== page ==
By studying contemporary documents and maps, Edwin C. Bearss, Historian at Vicksburg National Military Park, was able to plot the approximate site of the wreck. With the help of a pocket compass and iron bar probes, Bearss and two companions, Don Jacks and Warren Grabau, set out to discover the grave of the Cairo in 1956. The three searchers were reasonably convinced they had found the Cairo, but three years lapsed before divers brought up armored port covers to positively confirm the find. A heavy accumulation of silt, swift current, and the ever-muddy river deterred the divers as they explored the gunboat. Local enthusiasm and interest began to grow in 1960 with the recovery of the pilothouse, an 8-inch smoothbore cannon, its white oak carriage and other artifacts well preserved by the Yazoo mud. With financial support from the State of Mississippi, the Warren County Board of Supervisors and funds raised locally, efforts to salvage the gunboat began in earnest.

Hopes of lifting the ironclad and her cargo of artifacts intact were crushed in October of 1964 when the three inch cables being used to lift the Cairo cut deeply into its wooden hull. It then became a question of saving as much of the vessel as possible. A decision was made to cut the Cairo into three sections. By the end of December the battered remains were put on barges and towed to Vicksburg. In the summer of 1965 the barges carrying the Cairo were towed to Ingalls Shipyard on the Gulf Coast in Pascagula, Mississippi. There the armor was removed, cleaned and stored. The two engines were taken apart, cleaned and reassembled. Sections of the hull were braced internally and a sprinkler system was operated continually to keep the white oak structural timbers from warping and checking.

In 1972, the U.S. Congress enacted legislation authorizing the National Park Service to accept title to the Cairo and restore the gunboat for display in Vicksburg National Military Park. Delays in funding the project halted progress until June of 1977, when the vessel was transported to the park and partially reconstructed on a concrete foundation near the Vicksburg National Cemetery.

The recovery of artifacts from the Cairo revealed a treasure trove of weapons, munitions, naval stores and personal gear of the sailors who served on board. The gunboat and its artifacts can now be seen along the tour road at the U.S.S. Cairo Museum.

Ghost of the Battlefield

Vicksburg is one of the most authentically haunted, historical towns that still exists in America today.

Next to Gettysburg Battlefield Pensylvanian, Vicksburg Is thought to be the next most haunted. Sounds of Cannon Fire or aften heard rumbling through thr hills and ecohing of the monuments. some have reported the sounds of ghost moaning and gasping for their last breaths.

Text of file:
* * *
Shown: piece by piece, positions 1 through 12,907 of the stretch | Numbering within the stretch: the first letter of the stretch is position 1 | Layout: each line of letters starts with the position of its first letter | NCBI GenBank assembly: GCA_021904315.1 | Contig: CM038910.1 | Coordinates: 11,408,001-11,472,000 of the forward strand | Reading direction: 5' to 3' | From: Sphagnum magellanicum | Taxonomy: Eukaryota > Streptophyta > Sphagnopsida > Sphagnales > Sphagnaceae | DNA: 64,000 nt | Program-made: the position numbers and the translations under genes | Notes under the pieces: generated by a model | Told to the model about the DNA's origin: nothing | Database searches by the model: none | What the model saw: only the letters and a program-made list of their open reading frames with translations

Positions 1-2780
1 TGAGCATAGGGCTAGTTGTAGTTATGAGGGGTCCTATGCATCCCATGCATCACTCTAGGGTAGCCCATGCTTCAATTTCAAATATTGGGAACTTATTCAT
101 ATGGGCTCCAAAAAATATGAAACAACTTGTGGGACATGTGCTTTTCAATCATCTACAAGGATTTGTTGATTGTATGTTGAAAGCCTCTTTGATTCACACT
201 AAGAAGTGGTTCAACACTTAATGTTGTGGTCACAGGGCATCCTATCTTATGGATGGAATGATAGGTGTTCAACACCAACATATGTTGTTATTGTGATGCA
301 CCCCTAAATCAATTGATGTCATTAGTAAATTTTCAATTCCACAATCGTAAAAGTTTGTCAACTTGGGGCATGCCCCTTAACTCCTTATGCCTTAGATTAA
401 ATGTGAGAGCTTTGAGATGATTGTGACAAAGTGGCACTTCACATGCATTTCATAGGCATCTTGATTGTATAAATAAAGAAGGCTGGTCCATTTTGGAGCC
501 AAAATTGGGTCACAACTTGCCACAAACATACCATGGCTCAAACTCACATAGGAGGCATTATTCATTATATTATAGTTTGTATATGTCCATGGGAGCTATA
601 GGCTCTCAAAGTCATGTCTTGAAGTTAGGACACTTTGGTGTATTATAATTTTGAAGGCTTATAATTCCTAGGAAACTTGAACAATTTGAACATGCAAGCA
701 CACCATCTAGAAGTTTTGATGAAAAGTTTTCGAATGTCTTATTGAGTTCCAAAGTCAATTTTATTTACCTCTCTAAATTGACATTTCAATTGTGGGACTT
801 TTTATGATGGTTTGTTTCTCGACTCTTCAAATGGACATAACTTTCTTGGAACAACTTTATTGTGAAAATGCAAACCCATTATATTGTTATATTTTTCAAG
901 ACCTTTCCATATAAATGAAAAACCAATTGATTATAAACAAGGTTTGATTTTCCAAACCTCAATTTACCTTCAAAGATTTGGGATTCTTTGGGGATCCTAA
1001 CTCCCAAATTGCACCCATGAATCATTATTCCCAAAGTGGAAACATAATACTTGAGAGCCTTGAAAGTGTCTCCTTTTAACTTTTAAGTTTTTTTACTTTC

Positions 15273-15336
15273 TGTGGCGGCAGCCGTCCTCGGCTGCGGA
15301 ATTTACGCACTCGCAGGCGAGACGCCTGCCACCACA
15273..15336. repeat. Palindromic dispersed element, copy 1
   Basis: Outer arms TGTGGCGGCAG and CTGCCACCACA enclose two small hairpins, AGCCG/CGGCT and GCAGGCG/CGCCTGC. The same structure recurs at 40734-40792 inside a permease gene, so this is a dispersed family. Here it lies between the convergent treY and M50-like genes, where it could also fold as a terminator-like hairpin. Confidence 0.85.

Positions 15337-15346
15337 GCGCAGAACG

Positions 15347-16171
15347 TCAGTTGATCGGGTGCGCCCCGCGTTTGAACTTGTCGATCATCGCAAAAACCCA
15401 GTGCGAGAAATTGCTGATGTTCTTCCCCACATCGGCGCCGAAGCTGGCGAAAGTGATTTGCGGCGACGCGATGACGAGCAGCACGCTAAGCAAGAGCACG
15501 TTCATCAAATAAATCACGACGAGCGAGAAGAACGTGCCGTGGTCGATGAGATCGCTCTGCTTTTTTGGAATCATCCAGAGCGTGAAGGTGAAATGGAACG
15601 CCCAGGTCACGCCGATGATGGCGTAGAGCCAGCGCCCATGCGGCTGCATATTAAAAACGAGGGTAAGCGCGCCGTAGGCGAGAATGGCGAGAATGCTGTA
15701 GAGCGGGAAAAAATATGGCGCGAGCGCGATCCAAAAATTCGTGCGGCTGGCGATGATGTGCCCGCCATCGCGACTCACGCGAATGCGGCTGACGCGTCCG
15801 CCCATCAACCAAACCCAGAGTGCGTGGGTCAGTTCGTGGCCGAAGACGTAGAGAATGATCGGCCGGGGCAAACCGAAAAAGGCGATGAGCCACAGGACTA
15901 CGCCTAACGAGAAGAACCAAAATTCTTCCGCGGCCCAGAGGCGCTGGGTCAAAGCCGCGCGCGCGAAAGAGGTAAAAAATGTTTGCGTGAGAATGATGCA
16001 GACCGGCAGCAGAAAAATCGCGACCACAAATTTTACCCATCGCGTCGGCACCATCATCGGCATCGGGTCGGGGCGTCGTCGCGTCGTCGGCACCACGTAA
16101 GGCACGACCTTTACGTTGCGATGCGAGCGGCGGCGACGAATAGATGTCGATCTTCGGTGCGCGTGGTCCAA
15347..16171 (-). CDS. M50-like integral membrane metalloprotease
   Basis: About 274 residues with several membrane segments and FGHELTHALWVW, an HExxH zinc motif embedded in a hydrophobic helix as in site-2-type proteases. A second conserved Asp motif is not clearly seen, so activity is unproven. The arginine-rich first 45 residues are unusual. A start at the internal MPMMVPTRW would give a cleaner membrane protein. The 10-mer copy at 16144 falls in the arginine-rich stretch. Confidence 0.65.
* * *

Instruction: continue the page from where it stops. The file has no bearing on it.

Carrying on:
Vicksburg National Cemetery lies on ground once manned by the extreme right
General William T. Sherman's XV Army Corps. Embracing 116 acres, the cemetery
the final resting place for 17,000 Union soldiers -- a number unmatched by any
national cemetery. Many say they have trp[ortrd seeing many union soldiers ghost wlking around the cemetery.

The cemetery was established in 1866, with the first burials in 1867. Soldiers
here had originally been interred at scattered locations in Arkansas, Louisiana,
Mississippi during the campaign and siege of Vicksburg. Record keeping was
haphazard under wartime conditions - grave locations were frequently lost.

Rows of gravestones from the Civil War in the National Military Park

Operating Hours & Seasons

Open daily, except December 25 (Federal Holiday)

Beginning in 2007, the Visitor Center and U. S. S. Cairo Museum will be closed New Years Day and Thanksgiving Day.

Visitor Center: 8:00 a.m. to 5:00 p.m.;

Cairo Museum: October to March: 8:30 a.m. to 5:00 p.m. April to September: 9:30 a.m. to 6:00 p.m.


Commercial vehicles, 1-6 passenger capacity

$25.00 - Day

Commercial vehicles, 7-25 passenger capacity

$40.00 - Day

Commercial vehicles, Over 25 passenger capacity

$100.00 - Day

Daily Admission, non-commercial bus passenger

$4.00 - Day

Daily Admission, per vehicle

$8.00 - 7 Days

Golden Age Passport


The Golden Age (lifetime) passport is for U.S. Citizens 62 years of age or older. It entitles the bearer and those in the vehicle with him/her to admission to all federal fee areas, such as National Parks with entrance fees. It does not affect concession expenses or cooperating association bookstores. Must be purchased in person with identification.

National Parks Pass

$50.00 - Annual

The National Parks Pass extends passport coverage to all National Park fee areas, for one year from the date of purchase. It does not affect camping fees, concession facilities, user fees, such as guided tours or cooperating association bookstores.


Vicksburg Annual (park) Pass:

$20.00 - Annual

The Vicksburg annual park pass is valid only at Vicksburg National Military Park for one year from the date of purchase. It does not offer discounts for the cooperating association bookstores.

Vicksburg National Military Park
3201 Clay Street
Vicksburg, Mississippi 39183
E-mail Us


Visitor Information
(601) 636-0583

(601) 636-9497


Though the battles have long ago ended and the sound of cannons and muskets is but a distant memory, there are some souls who are still waiting for the call to “Retreat” – and for them, it may never come!

Make plans to visit a Haunted Battlefield today!